If, by accident, a hole is drilled to deep and comes out trough the other side then tape should be put over the hole and a finger put on top of that while the glue is injected, so one can feel when the glue is reaching the other side, and one can stop before the whole chair is smeared under with glue.
To prevent the glue from running out the chair can be left upside down until the glue is hard. Make sure that no glue runs on the upholstery as it is impossible to remove once hard. While the Glue is soft it can be washed away with methylated spirits. This can also be used to clean the tools and hands.
Masking tape is the best to prevent the glue from running out, but as it will not stick on areas where glue is one should put tape on clean areas closest to the place to be covered and then one can put another row of masking tape closer to the area to be covered but still at least for one quarter on the clean last row of masking tape, until the area is completely sealed.
Masking tape can also be used to keep pieces in place, or backs and legs in the right position while the glue is hardening.
 
To use Masking tape as a clamp;
Stretch the tape when you stick it on and apply layer over layer until enough pressure is applied to keep the construction in place, put cross pieces of tape across the tape where it sticks to the wood, to prevent it from curling up and loosen, due to the pull of the stretched tape.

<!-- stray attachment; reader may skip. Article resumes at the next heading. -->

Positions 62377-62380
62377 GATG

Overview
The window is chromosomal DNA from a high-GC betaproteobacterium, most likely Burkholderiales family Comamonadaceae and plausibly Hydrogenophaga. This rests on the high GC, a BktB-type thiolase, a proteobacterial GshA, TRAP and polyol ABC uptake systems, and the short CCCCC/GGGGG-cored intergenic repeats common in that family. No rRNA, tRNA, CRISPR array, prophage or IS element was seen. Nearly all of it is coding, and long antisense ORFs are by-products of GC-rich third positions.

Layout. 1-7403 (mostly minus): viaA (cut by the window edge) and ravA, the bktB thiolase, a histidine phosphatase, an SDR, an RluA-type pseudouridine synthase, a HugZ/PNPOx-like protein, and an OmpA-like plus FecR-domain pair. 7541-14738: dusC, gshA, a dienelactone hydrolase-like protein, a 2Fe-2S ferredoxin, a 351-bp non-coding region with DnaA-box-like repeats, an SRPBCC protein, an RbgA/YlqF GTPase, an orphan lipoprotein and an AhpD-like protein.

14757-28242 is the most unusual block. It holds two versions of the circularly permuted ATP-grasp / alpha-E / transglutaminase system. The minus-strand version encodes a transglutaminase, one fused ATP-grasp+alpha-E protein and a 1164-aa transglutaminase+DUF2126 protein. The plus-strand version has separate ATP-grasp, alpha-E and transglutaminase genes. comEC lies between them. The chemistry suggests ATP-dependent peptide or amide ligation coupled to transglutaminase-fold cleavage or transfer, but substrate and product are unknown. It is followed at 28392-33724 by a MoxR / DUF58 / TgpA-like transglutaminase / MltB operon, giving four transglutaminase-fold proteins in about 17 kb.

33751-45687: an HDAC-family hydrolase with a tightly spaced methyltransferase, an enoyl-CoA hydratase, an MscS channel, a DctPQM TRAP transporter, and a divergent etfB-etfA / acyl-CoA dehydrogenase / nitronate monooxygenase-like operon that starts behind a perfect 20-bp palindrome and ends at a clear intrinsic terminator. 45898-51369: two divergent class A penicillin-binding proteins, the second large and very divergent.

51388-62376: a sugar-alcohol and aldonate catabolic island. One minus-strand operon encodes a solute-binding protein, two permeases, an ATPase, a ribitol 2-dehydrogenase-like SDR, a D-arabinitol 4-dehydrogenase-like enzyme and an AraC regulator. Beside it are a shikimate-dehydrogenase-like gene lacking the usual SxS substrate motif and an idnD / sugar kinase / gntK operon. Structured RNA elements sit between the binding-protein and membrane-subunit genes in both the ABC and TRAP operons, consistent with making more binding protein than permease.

Using T-88 Structural Epoxy is best as this is a Strong deep bonding structural glue Specially designed to hold up in high stress as well as against water, gasoline and most chemicals.
It can be colored using iron oxide pigments to make it suit the color the color of the to be glued material, for Black however DO NOT USE lamp- or carbon black as it will interfere with the catalyst, use styrene black which is available from a boat repair place or fibre glass suppliers.
T-88 Structural Epoxy
T-88 Structural Epoxy

T-88 Structural Epoxyis a gap filling glue and doesn't need the same pressure that older type glues need and is therefore very good for old constructions whom don't fit properly anymore.
As a matter of fact if joints are very exact fits and to much pressure is applied then the expulsion of excess glue during the clamping stage will prevent the joint from bonding to full strength, as the epoxy in between the joint will get sucked into the timber and thereby actually starve the joint of epoxy.
It is therefore better to just clamp the joint tight enough to fit properly and be held in place.
 


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Balloon Back Chair Top Rails

The weakest area on a balloon back chair is without doubt the toprail. Where it joints the styles the wood grain runs virtually across the timber.
This results in many breakages especially there where the dowels finish as the gap of the dowel holes lessens the sectional area.
In my experience there is only one way to improve this and that is by replacing the wooden dowels with longer steel ones which penetrate as far as possible into the top rail angled towards the center and are sunk deeper into the styles. (See drawing below.)
For this construction ONLY use;


Using T-88 Structural Epoxy is best as this is a Strong deep bonding structural glue Specially designed to hold up in high stress as well as against water, gasoline and most chemicals.